Cookie Mueller might be the most influential cultural figure you’ve never heard of. Her relative obscurity is partly due to her tragic, early death. (Like many artists of her generation, she died of AIDS.) But it’s also due in larger part to what might crassly be called a “branding problem.” Cookie crammed so much action and so many talents into her short life that it’s hard to know what aspect of her legacy to focus on—or even what to call her. To those who first encountered her deranged and outrageous characters in John Waters’s movies like Multiple Maniacs (1970) and Female Trouble (1974), she is an actress. Others know her as the indelibly eyelinered, wild-haired blond in iconic portraits by superstar photographers Robert Mapplethorpe and Nan Goldin. Since I first discovered her through her books, I’ve thought of her primarily as a writer. Cookie’s impressionistic, personal, and cultural narratives are written with such a confident tone and style that she can veer from extreme absurdist comedy to pathos in a single sentence. Her pieces on everything from natural skin remedies and almost joining the Manson Family to the everyday adventures and terrors of life in 1970s NYC have influenced my writing and that of many others, whether they know it or not. But to the people who knew her personally, whose voices tell her story in artist Chloé Griffin’s kaleidoscopic new oral-history tome, Edgewise: A Picture of Cookie Mueller (B_Books), she played even more myriad and fascinating roles. For the first time, through Griffin’s book, we see Cookie as her friends and lovers saw her: as inspiration, protector, dancer, instigator, drug dealer, wild card, criminal, life of the party, goddess, mental patient, hostess, confidante, artist, mother, savior.

A high school rebel and poet who didn’t fit into her suburban family in Catonsville, Maryland, Cookie soon found her footing as one of John Waters’s Dreamland players in Baltimore circa 1969, after a brief stint as a San Francisco flower child that ended in a drug-addled stay in the loony bin. That crowd then migrated to Provincetown, Massachusetts, living in bohemian squalor and turning partying into an art form. Her stories about this time, collected in Walking Through Clear Water in a Pool Painted Black and Ask Dr. Mueller, seem to contain a degree of artistic license—how could someone who consumed such heroic amounts of drugs, rarely had money for food, and hitchhiked up and down the East Coast on a regular basis remember enough to write about it, let alone just remain alive? But in Griffin’s book, many of Cookie’s more outlandish tales are corroborated by witnesses: like the time she evaded being raped by a couple of rednecks while hitchhiking from Baltimore to Cape Cod, even though she was high on a quantity of drugs that would have impressed Hunter S. Thompson. If anything, the truth seems to have been even more extreme than her stories.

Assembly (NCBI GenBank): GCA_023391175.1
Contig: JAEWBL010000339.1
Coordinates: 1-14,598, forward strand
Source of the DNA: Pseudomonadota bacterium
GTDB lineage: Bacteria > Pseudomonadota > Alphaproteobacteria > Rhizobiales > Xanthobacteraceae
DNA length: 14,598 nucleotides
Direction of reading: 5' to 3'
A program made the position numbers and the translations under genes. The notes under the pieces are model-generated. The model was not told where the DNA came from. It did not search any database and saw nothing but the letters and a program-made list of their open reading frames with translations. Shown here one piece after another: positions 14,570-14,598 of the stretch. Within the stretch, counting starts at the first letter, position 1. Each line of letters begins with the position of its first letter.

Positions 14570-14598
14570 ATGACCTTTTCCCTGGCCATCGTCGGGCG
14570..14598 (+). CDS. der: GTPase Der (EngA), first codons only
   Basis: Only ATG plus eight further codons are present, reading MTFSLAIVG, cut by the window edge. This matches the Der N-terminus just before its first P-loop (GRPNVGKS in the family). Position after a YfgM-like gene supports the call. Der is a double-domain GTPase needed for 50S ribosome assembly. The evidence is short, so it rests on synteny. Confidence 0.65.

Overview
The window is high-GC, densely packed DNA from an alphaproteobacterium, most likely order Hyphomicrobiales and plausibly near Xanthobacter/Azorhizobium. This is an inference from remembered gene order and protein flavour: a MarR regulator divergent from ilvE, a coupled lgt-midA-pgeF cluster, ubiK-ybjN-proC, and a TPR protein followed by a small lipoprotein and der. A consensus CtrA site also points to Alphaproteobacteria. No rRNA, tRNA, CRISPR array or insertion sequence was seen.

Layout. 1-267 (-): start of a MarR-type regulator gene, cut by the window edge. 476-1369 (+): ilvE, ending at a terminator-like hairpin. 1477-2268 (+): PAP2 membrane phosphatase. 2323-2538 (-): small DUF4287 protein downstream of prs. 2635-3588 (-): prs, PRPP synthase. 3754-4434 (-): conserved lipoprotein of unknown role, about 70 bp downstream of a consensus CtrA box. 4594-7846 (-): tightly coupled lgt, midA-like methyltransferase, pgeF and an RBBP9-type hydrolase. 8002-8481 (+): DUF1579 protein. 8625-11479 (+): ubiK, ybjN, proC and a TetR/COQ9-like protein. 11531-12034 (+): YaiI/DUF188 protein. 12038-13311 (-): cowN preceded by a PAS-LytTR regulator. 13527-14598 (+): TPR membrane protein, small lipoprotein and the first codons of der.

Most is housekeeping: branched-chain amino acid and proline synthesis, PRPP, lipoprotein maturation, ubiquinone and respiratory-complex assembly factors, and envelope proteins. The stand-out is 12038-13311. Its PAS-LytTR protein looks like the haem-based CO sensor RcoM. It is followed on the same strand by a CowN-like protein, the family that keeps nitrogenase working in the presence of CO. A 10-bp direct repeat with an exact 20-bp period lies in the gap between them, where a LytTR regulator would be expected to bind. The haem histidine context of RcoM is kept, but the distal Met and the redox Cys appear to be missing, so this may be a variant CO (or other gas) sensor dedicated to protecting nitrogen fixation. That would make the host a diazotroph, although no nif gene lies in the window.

The next logical stop, in 1976, was New York City, where Cookie set up housekeeping on Bleecker Street and transformed her apartment into a salon where her cocaine business was only a small part of the perpetual party’s allure. She became part of a downtown scene that included Richard Hell, Lynne Tillman, Peter Hujar, and many others. She wrote art and advice columns for Details magazine and The East Village Eye. She also traveled to Positano, Italy, where she met her future husband, the artist Vittorio Scarpati. They were both HIV positive at that point and knew it when they married; after a final summer in Provincetown, Cookie died in 1989 at the age of 40. Perhaps one of her most famous portraits is the photo Goldin took of her in her casket at her funeral at St. Mark’s Church.

Griffin tells Cookie’s story by deftly weaving together interviews and interspersing them with excerpts from Cookie’s books and diaries so that her own voice gets into the mix. Though this chorus of remembrances can contradict each other or become repetitive, that’s part of the point; there’s no one truth to Cookie’s life. Most vital are Cookie’s longtime girlfriend, Sharon Niesp, and Cookie’s son, Max Mueller, who was born when his mother was 22 and who spent his childhood mostly running wild. They both give a perspective on Cookie that’s sometimes exasperated but never judgmental, and is always tinged with palpable, heartbroken love. The question of whether Cookie was a “good mother” comes up for debate many times, and some of her friends pass very explicit judgment. She would “babysit” toddler Max in Provincetown by locking him in their house when she went out at night, and he was chronically truant because she couldn’t get out of bed to get him to school. But at her best, the same wild streak that made her a great artist also made her wonderful to live with. The impulse-governed way she led her life created magic all around her. Sharon Niesp describes a visit with 3-year-old Max to the Boston aquarium, where they saw a group of people clustered around the octopus tank, mocking it for being ugly: “We all got up to the window and Cookie was going, ‘Isn’t it beautiful, Max?’ and Max was saying, ‘This is really pretty, you’re really beautiful.’ And then, I swear to God on the ashes, the octopus straightened out like this and pressed itself against the window and showed itself off, and not only that, but its little baby that it was hiding opened right up, too. They both put their tentacles on the window and were showing themselves off. And Max was touching the window and he and Cookie started crying. She was really cool like that.”